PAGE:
Financial stocks bounced higher Thursday, sparked by a recovery in Wells Fargo & Co.’s stock off an 11-year low, as concerns about potential forced dividend cuts were put on hold despite a gloomy economic outlook. The SPDR Financial Select Sector exchange-traded fund surged 2.6%, with 62 of 66 equity components trading higher, to snap a three-day losing streak in which the ETF had lost 7.3%. The ETF was down as much as 2.8% at its intraday low of $20.09 Thursday which was hit roughly a half-hour after the open.
The intraday rally was highlighted by Wells Fargo shares, which ran up 6.8% on volume of 87.6 million shares, which was nearly double the full-day average. The stock had plunged 24.9% during a 10-day stretch in which it fell nine times, to close Wednesday at the lowest price since June 2009. It fell another 2.3% earlier Thursday to an intraday low of $22.02 before reversing course.
The stock, and the rest of the financial sector, have been under pressure this week after Federal Reserve Chairman Jerome Powell gave a somewhat downbeat assessment of the prospects of a post-COVID-19 economic recovery, and as Fed Vice Chairman Randal Quarles was questioned by Congress as to whether banks should be required to cut dividends.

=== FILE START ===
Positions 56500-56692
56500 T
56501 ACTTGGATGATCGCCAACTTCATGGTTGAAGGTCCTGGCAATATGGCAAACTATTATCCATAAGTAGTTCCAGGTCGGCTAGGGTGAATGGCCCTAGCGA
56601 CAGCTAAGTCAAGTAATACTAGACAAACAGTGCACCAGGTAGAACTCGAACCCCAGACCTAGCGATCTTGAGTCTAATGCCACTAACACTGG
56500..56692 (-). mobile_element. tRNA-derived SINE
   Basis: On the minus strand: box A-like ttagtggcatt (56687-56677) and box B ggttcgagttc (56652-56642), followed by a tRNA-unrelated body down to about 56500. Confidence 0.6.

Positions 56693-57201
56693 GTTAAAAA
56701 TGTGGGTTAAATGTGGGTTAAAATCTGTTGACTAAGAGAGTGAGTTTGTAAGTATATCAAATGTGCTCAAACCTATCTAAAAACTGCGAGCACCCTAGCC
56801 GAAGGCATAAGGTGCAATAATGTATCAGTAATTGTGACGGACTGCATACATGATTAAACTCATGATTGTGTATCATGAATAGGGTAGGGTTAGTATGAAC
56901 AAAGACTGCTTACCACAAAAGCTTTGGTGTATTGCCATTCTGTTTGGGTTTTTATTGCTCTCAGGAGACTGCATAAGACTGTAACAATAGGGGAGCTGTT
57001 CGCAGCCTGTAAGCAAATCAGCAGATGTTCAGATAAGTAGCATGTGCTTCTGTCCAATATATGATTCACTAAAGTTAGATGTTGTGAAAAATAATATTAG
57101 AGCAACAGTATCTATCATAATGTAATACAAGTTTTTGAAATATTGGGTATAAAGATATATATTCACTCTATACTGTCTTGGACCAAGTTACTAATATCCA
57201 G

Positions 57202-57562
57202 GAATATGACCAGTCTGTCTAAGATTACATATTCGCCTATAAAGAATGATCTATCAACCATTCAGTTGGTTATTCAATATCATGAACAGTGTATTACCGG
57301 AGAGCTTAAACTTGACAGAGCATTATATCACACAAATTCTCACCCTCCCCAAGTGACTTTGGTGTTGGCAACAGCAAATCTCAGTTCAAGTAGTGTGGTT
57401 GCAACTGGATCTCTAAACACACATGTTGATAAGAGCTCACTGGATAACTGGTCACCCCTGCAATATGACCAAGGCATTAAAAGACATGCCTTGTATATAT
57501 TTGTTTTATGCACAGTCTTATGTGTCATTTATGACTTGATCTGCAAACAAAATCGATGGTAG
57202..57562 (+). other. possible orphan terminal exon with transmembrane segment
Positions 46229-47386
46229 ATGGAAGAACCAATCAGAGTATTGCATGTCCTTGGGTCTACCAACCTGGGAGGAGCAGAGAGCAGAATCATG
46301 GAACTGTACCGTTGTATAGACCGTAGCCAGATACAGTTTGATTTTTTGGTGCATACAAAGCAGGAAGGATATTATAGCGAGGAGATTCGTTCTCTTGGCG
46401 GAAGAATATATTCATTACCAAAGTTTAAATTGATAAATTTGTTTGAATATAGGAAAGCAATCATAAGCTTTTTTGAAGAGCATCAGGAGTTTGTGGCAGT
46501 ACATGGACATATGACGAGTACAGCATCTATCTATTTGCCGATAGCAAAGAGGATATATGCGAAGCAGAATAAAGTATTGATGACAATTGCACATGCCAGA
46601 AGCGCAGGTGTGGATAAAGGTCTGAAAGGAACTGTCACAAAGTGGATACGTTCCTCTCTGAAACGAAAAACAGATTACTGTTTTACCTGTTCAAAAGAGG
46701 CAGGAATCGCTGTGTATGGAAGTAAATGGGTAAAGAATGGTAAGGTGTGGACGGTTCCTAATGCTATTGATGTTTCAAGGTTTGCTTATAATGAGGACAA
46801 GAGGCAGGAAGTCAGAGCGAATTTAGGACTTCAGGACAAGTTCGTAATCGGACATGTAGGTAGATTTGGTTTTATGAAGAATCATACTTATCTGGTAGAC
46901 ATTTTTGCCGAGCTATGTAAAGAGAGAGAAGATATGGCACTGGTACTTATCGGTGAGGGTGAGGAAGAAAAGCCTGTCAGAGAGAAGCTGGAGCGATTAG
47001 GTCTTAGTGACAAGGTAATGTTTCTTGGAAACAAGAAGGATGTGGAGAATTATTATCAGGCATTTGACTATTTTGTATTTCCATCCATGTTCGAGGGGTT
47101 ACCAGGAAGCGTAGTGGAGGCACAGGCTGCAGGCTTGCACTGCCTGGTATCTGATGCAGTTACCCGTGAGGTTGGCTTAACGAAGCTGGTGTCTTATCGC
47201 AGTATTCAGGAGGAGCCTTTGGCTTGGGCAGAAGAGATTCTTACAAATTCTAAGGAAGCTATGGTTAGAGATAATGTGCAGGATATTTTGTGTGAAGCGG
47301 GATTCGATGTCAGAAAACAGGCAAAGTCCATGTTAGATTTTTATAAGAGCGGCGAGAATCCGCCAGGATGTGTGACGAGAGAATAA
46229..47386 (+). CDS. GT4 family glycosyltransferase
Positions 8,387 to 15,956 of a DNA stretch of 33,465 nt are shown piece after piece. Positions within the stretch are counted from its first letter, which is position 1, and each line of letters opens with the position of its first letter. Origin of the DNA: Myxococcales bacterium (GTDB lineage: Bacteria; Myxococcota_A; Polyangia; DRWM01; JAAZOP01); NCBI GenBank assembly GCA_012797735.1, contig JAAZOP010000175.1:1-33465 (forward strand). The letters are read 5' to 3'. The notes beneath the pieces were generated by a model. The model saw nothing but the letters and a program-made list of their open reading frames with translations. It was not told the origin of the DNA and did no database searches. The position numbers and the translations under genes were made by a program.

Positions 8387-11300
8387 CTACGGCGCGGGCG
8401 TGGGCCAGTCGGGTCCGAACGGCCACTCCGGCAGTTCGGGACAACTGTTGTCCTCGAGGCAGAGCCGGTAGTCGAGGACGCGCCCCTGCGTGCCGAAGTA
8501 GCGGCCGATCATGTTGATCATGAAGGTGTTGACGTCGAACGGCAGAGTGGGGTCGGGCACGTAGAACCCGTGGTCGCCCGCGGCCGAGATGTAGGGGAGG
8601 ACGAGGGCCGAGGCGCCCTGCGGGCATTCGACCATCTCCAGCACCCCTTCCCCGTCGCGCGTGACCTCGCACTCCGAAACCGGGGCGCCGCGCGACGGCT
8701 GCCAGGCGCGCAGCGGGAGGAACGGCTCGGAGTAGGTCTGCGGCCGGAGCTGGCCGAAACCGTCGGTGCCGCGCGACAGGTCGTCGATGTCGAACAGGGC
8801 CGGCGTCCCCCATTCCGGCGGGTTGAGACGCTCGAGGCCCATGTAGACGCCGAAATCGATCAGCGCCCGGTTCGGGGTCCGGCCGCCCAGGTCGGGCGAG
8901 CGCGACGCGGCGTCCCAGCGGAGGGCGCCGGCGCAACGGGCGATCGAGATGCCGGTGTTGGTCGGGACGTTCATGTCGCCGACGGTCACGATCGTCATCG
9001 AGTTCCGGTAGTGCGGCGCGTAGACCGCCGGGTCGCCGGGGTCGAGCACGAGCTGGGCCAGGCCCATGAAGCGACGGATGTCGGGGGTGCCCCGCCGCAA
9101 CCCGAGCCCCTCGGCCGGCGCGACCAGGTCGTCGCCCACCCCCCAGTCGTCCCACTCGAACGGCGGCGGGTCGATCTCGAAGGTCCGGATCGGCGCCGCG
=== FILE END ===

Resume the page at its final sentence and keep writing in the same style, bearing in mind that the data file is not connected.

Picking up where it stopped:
Hovde Group analyst Joseph Fenech said he believed Quarles’ testimony this week suggested the prospects of forced dividend cuts “isn’t quite so far-fetched” and could have further support than previously presumed.
European banks have cut dividends in response to the COVID-19 crisis. While U.S. banks have suspended stock repurchases, they have remained committed to paying dividends.
Analyst Vivek Juneja at J.P. Morgan indicated that concerns about a dividend cut has hit Wells Fargo particularly hard, “because it has the highest payout ratio” among the banks he covers.
Based on current stock prices, Wells Fargo’s current annual dividend rate of $2.08 a share implies a dividend yield of 8.48%. That compares with the yield for the financial ETF of 2.83% and the implied yield for the S&P 500 index of 2.02%, according to FactSet.